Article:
General Practitioners   of Australia

connecting GPs across this vast land

A First Fleet Surgeon - Mr Arthur Bowes Smyth (1750-1790)

    Arthur Bowes Smyth was one of the surgeons on the first fleet to Australia. Smyth was born in Tollhurst D'Arcy in Essex and was the son of a doctor. He appears to have practiced for at least five years before he took the post of ship's surgeon on the Lady Penrhyn. No reason is known for why he, at the age of 37, decided to take the position of ship's surgeon on such a voyage. To dwell in a tiny cabin for eight months to Australia and longer for the return (via China), to be poorly paid and work under poor conditions with minimal resources was not a decision to be taken lightly. The only clue is a journal entry which refers to a great unhappiness the year before.

    There were 10 surgeons for the 11 ships. Smyth was initially employed to look after the crew of the Lady Penrhyn, but was soon given charge of the care of the 100 convict women on board as well. The surgeon who had been employed to look after the convict women, John Turnpenny Altree, became his assistant after being found "not up to the task". This may have related to an illness he suffered shortly before their departure.
    It was a duty of the ship's surgeons to keep a written account of their work on board these ship and Smyth's records survive to this day, giving a wonderful diarised account of the voyage. His journal was commenced on the day of his arrival in Portsmouth on 22nd March, 1787 and ends on his arrival in England on 11th August 1789. Smyth illustrated his journal with various pictures. The image on the right, drawn by Smyth whilst in Sydney Cove, is the earliest known European drawing of an emu.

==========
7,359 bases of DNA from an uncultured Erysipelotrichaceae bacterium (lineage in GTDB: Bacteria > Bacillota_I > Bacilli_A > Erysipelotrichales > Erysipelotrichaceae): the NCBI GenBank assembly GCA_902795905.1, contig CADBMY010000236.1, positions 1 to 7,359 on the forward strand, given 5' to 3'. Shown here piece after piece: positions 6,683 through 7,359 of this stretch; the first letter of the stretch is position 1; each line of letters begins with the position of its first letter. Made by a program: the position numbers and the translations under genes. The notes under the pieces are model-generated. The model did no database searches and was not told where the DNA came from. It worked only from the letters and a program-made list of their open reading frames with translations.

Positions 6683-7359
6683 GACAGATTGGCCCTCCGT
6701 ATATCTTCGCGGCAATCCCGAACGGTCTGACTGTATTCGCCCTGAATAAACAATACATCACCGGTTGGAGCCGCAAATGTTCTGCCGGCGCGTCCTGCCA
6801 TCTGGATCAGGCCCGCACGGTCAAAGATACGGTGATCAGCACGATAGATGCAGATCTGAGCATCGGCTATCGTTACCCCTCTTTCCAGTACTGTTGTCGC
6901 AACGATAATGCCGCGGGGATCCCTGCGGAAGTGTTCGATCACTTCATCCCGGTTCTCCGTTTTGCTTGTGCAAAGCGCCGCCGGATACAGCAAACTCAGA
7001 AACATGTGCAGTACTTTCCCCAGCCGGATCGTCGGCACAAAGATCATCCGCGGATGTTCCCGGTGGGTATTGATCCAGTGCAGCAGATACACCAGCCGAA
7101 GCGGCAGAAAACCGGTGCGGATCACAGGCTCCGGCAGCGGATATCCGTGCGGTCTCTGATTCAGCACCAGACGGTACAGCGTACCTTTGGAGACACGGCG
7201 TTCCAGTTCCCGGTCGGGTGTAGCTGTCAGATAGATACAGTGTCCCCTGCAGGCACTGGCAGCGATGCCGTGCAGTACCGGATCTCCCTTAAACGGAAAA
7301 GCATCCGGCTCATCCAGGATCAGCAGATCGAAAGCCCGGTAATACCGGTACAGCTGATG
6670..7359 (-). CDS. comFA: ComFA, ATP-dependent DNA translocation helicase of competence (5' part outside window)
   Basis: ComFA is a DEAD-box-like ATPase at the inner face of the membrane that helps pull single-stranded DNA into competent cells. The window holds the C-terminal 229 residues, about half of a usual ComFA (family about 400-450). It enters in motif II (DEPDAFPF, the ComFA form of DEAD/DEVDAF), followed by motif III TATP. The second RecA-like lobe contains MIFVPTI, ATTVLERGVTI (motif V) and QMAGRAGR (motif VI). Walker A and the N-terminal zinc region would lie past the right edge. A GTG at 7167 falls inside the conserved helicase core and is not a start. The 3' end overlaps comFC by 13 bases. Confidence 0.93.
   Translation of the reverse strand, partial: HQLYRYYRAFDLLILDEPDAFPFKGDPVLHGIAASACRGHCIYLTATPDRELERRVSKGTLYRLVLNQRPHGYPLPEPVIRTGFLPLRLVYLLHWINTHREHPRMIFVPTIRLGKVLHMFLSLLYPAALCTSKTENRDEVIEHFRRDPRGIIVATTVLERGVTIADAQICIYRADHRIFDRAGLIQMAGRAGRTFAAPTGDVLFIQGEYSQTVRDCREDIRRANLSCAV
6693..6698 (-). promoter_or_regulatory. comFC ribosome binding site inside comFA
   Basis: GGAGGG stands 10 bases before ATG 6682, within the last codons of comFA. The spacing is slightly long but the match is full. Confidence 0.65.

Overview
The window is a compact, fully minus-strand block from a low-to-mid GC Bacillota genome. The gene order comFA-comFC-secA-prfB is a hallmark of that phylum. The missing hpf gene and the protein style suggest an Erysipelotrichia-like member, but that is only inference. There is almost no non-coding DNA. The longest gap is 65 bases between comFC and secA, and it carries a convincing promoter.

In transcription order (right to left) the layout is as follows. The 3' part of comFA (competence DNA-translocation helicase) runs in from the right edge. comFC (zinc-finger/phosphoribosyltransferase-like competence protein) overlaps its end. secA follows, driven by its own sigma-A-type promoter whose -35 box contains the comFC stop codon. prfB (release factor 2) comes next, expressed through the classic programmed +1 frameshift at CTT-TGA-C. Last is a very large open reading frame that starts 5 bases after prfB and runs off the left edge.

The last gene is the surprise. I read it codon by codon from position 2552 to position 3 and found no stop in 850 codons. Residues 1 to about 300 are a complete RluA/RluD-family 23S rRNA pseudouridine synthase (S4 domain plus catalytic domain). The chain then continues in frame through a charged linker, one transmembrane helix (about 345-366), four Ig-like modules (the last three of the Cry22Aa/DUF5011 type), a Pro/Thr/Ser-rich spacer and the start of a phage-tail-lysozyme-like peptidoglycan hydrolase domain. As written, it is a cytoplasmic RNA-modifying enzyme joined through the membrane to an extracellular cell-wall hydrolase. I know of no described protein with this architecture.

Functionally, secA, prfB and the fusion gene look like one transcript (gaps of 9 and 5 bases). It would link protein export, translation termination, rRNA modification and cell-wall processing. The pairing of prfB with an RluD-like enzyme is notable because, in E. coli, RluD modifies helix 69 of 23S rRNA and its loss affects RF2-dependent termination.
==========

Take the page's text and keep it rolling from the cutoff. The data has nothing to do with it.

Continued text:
A typical day was to run a clinic in the morning, no doubt after breakfast. Members of the crew would have been seen first with the convict women seen next. The later day may have been punctuated with the occassional injury. The "setting" of broken bones was one task he was called upon to do as well as attend any injuries and extract painful teeth. There were a number of births for him to attend during the voyage. Mostly, however, ailments would have been related to infections and scurvy. Treatments were mostly ineffectual and included blood letting, cupping and purging. Mercurial salts were used for treating sexually transmiited diseases.
    If the conditions for the surgeon were poor, the conditions for the convicts were appalling. Many had been on the ship for months before departure. Some had not seen sunlight for a year by the time they arrived in Sydney Cove. They had been closely confined in fairly unsanitary conditions, with little exercise, and the little food that they received being of poor quality, particularly towards the end of the journey when it was likely to have mould, weevils and/or maggots. There was also poor ventilation in the holds of the ship and vermin sharing the same space, the situation was a recipe for disaster. In spite of this, the first fleet was a relative success (there were only 48 deaths on the journey, about 3%), compared to the second fleet, which was a medical disaster.